January is Stalking Awareness Month. Stalking involves any kind of repeated unwanted contact that causes a reasonable person fear. Stalking behaviors may include damaging a person’s property, showing up unexpectedly, calling or texting repeatedly, commenting or liking all or most of a person’s social media posts, tapping phone calls or going through a person’s emails and/or texts.
While stalking is one of the least publicly discussed forms of interpersonal violence, it disproportionately affects college students. A recent study found that college-aged students are twice as likely to experience stalking than the general public but are also less likely to report it to authorities.
Why are college-aged students are more likely to deal with stalking? One potential reason is the physical layout of college campuses – stalkers can easily access a victim anywhere on campus at any time. Social media such as Twitter, Snapchat and even a university directory can make it easy for a stalker to target a victim. For example, most people know how and where a best friend does things such as park their car, live, get food and go to class. While campuses may feel large, they can feel very small to a victim of stalking.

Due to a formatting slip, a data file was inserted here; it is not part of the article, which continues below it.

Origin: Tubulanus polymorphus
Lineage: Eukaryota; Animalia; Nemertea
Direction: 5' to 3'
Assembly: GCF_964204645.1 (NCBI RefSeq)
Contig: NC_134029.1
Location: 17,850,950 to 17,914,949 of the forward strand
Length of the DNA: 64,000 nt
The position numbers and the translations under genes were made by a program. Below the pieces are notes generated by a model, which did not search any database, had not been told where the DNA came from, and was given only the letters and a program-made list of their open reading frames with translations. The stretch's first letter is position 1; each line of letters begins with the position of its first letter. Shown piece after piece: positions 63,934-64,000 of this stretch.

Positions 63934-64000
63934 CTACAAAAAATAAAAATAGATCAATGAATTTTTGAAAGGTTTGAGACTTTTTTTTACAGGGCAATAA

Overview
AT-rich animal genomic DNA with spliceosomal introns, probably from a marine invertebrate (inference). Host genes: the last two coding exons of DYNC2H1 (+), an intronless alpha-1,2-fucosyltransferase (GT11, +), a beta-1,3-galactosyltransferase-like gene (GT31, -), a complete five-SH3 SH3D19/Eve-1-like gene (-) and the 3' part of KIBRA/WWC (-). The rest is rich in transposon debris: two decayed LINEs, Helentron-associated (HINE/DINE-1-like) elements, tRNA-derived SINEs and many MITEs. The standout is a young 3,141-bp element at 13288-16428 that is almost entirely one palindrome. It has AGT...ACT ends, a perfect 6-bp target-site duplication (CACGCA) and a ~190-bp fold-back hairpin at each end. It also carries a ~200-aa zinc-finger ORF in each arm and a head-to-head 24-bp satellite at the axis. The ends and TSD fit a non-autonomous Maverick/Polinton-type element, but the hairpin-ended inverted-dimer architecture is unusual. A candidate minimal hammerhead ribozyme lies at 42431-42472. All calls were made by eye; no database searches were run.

Anyone experiencing stalking should reach out and get help. Stalking does not go away on its own; moreover, stalking behaviors tend to escalate quickly, especially if a victim had a former relationship (or there was a perceived relationship) with their stalker. The Women’s Center aims to help raise awareness about the impact of stalking and that equip students to be active bystanders and allies to survivors. Each event that the Women’s Center hosts as part of Stalking Awareness Month will focus on on- and off-campus resources that may be helpful for survivors.
- See the Stalking Awareness Month calendar of events.
Sara Forcella is rape prevention education coordinator in the Women’s Center.